Aarhus University Seal

Recreational Fear: What It Is and Why That Matters

Recreational Fear Lab member Jens Kjeldgaard-Christiansen proposes a definition of recreational fear and discusses implications for future research.

Blog post by Jens Kjeldgaard-Christiansen

The philosopher Noël Carroll (1990) coined the term “the paradox of horror” to describe the strange fact that so many people enjoy horror movies and other media that are expressly designed to frighten them. The enjoyment of horror does seem paradoxical, but there is something a little presumptuous about Carroll’s coinage because it implies that the paradox is specifically about horror. The conviction that it isn’t—that paradoxically fearful enjoyment describes many other human activities—is what motivates the use of a different term, “recreational fear,” by members of the Recreational Fear Lab.

Many activities are fearfully enjoyed in ways that seem to parallel the enjoyment of horror media: People ride in roller coasters, climb up steep mountainsides, visit reputedly haunted locations, cage dive with sharks, and parachute from functioning airplanes. They typically wouldn’t engage in these activities if they weren’t enjoyable, and they wouldn’t be as enjoyable if they did not involve at least some modicum of fear. But there are also harder cases. Should we count as recreationally fearful the watching of thrillers, the hacking of high-security websites, urban exploration, storm watching, or children’s playing hide-and-seek? The decision can only be made on the basis of a good definition of recreational fear. I’m going to attempt to provide one here. Its conditions of adequacy are, first, that it should identify exactly what it is about recreationally fearful activities that makes engagement in them similarly paradoxical, and, second, that it can guide researchers who need to sort out difficult cases such as the ones just mentioned.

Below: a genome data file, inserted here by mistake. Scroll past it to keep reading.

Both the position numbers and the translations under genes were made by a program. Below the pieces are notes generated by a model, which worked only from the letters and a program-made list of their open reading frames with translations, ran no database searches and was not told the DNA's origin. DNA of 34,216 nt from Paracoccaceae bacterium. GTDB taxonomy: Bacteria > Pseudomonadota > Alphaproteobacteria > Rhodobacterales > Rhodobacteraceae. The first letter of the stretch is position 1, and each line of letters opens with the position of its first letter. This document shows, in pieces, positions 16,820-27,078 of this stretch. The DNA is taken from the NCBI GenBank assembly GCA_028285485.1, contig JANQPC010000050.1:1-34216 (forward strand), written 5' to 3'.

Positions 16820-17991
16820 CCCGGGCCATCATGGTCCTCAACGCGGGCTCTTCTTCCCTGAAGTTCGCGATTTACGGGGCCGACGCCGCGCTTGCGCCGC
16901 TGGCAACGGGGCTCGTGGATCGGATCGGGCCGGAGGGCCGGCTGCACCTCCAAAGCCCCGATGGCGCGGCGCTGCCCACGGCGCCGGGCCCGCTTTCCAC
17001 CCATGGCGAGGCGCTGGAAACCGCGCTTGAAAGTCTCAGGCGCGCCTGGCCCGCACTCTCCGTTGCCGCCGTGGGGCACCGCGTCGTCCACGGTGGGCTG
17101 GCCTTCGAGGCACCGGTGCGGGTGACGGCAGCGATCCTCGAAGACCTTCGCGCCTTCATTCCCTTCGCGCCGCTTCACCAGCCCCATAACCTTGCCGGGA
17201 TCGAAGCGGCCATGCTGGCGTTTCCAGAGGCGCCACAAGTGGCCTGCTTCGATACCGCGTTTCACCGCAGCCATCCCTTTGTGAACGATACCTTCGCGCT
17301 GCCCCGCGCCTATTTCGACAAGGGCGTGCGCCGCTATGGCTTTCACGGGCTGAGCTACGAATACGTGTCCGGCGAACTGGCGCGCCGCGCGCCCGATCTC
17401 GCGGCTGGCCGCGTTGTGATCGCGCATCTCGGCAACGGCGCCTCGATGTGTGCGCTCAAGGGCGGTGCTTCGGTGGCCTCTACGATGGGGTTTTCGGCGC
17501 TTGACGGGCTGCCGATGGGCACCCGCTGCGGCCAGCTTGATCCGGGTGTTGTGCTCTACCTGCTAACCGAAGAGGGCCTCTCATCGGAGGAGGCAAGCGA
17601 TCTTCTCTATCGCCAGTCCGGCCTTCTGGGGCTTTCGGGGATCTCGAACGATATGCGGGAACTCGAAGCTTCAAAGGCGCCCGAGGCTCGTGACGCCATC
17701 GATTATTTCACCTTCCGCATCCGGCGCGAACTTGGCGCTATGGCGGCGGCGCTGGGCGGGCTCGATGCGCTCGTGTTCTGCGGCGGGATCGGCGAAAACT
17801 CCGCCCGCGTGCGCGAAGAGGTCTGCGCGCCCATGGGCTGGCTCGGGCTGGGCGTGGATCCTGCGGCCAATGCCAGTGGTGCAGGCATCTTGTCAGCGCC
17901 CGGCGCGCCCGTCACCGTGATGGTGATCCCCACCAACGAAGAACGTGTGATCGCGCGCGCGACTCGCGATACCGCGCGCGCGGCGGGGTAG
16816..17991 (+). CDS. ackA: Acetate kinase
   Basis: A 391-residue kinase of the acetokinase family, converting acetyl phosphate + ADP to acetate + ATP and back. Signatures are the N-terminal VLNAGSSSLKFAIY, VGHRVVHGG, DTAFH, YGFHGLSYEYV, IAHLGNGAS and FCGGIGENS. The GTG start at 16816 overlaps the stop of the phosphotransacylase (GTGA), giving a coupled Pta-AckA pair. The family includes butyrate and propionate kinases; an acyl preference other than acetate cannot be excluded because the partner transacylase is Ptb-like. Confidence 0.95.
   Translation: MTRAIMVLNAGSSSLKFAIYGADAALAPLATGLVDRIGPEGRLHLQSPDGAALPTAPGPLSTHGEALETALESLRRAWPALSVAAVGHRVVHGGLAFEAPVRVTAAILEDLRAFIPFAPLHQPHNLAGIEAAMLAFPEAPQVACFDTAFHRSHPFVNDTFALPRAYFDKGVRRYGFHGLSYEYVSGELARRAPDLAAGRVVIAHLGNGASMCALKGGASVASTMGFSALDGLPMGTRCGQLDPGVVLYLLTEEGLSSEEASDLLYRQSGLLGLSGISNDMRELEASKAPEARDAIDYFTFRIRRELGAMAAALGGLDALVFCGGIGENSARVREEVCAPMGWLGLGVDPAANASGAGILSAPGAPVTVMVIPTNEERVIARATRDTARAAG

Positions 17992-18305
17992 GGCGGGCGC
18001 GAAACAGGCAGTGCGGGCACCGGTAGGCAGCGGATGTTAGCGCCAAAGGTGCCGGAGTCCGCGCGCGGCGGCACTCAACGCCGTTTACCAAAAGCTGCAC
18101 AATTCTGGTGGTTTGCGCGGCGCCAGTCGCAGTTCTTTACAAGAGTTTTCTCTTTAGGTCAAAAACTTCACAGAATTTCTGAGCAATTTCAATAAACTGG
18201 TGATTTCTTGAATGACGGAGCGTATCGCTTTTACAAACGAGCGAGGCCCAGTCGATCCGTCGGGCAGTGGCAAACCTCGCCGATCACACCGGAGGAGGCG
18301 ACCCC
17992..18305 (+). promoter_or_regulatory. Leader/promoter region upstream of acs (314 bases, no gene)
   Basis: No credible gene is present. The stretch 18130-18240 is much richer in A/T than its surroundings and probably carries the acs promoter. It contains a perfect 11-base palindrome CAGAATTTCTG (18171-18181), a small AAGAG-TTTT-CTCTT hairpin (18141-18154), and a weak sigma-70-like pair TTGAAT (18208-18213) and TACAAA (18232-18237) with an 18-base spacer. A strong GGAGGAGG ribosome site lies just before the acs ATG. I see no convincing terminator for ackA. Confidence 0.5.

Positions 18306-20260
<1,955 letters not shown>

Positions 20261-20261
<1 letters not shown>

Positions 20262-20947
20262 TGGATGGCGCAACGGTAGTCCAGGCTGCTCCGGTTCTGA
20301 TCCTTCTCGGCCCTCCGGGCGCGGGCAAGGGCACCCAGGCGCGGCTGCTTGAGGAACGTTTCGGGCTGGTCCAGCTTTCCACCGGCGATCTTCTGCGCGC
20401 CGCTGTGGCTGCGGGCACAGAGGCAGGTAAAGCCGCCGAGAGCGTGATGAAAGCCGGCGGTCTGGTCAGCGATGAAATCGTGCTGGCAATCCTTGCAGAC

Previous definitions have been proposed, but they do not establish a consensus. For example, recreational fear is defined as

  • “a mixed emotional experience of fear and enjoyment” (Andersen et al. 2020, 1497)
  • “dark tourism encounters which inspire or intend to inspire both positive and negative effects” (Kerr 2022, 145)
  • the “human fascination with the morbid” (Moscon and Serpa 2023)
  • “behaviors where people voluntarily seek out activities that elicit negative emotions and expect to derive pleasure from such emotions” (Clasen 2023, 36)

I’m not entirely happy with any of these. Kerr (2022) and Moscon and Serpa (2023) arbitrarily delimit the concept to their immediate concerns. Contrary to Andersen et al. (2020), recreational fear is not simply the mixing of fear and enjoyment because that definition includes cases where an activity’s fearfulness goes against its enjoyment, as when my wife enjoys the TV show True Detective in spite of, and not because of, its many scary parts. Another counterexample would be someone’s joy at winning a lot of money being mixed with their fear that some opportunist will try to take advantage of their good fortune. Such cases are not paradoxical, and they are very far from the phenomenon we are trying to explain. What they show is that such enjoyment as goes into recreational fear must depend upon the experience of fear.

Clasen’s (2023) definition captures this dependence well. However, it suggests that researchers are only interested in behaviors that have been sought out for their fearful aspect. Wouldn’t it also be relevant to look at behaviors that turn out to be fearfully enjoyable, even if one had not anticipated them to be so? Relatedly, it seems to me the definition can make recreational fear a little too cognitively demanding, involving explicit “expectations” of deriving pleasure from negative emotions.

I propose to define recreational fear as “experiences and activities in which people derive enjoyment from their fearful emotions.” This definition marks the crucial dependence of the enjoyment on the fear, and it does not, I think, trade psychological plausibility for formal precision. It lets in the good cases: thrilling to a horror movie or tensing in excited anticipation of a rollercoaster ride. And it leaves out the bad cases: a teenager's being peer pressured into watching a horror movie, for example, or someone fully disliking the scariness of the multiplayer horror game Phasmophobia yet enjoying its social aspect. In addition, it captures cases in which someone’s enjoyment does not immediately coincide with their fear yet is still derived from it. For instance, someone might experience a sense of accomplishment—and therefore derive enjoyment—from having braved a haunted house tour.